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anemia, Braden Scale, dysphagia, immobility, neurologic disease, nutrition status, PI, risk factors



  1. Schott, Mairin MS
  2. Golin, Anieli MS
  3. de Jesus, Sibila Reck MS
  4. Alves, Bruna Pessoa PGDip
  5. Dachi, Leonardo RES
  6. Cassol, Milena Cervo RES
  7. Brondani, Juliana Ebling PhD
  8. Marques, Clandio Timm PhD
  9. Colpo, Elisangela PhD


OBJECTIVE: To determine the predisposing factors for PI in patients hospitalized after stroke.


METHODS: This 7-day longitudinal study followed up with patients hospitalized after stroke. Assessments included mobility, nutrition, and the presence of dysphagia and anemia. The nutrition evaluation was based on anthropometric, biochemical, and dietary determinants. Pressure injury (PI) risk was assessed via the Braden Scale. Mann-Whitney and Kruskal-Wallis tests were applied.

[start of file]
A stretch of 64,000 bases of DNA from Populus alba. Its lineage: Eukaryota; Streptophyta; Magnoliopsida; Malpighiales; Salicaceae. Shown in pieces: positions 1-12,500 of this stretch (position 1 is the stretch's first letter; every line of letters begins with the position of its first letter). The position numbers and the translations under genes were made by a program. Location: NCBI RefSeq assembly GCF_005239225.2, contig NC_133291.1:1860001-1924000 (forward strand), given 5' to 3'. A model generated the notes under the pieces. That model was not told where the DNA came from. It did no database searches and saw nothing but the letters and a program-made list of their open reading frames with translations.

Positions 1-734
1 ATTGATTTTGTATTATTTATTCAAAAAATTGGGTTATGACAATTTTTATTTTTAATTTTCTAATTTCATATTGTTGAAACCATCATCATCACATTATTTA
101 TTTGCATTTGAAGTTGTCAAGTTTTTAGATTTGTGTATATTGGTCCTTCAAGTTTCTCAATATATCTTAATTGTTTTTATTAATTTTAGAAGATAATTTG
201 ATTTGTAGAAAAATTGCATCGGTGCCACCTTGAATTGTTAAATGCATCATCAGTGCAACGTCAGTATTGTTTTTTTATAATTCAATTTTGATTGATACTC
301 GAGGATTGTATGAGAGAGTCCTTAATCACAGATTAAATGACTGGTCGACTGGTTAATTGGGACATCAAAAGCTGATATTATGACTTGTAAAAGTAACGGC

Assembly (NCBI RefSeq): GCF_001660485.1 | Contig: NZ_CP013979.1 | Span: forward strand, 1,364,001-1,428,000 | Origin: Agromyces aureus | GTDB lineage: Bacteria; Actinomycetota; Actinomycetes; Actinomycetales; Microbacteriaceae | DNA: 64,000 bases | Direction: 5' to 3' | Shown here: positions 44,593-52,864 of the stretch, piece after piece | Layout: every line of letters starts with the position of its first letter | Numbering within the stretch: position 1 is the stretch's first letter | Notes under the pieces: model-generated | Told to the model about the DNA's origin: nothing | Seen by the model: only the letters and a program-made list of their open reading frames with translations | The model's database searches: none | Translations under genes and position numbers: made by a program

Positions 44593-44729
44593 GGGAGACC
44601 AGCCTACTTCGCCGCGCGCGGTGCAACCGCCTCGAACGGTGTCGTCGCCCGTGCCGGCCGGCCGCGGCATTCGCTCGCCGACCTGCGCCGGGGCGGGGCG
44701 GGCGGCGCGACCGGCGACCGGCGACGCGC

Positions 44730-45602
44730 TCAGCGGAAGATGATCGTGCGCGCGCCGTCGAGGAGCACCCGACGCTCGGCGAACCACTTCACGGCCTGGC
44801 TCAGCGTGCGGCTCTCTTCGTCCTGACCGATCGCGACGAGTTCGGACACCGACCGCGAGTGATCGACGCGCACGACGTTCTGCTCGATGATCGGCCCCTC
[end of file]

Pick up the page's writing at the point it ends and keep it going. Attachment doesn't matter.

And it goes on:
RESULTS: Patients who were bedridden showed a greater risk of PI development upon admission (P = .004) and 7 days later (P < .001) compared with patients who could ambulate. Patients who were not dysphagic presented a lower risk of PI development in relation to patients who were dysphagic on admission (P = .047) and 7 days later (P < .001). On admission, patients with good and average diet acceptance had a lower PI risk (P = .002; P = .034) compared with those with a low acceptance. Body mass index was lower in patients at a high risk of developing PI compared with those at moderate risk (P = .02). Hemoglobin and hematocrit were statistically lower among patients who were at high risk of PI compared with patients who were low risk.


CONCLUSIONS: Predisposing factors such as immobility, dysphagia, low diet acceptance, nutrition risk, and anemia are associated with a greater risk of PI development.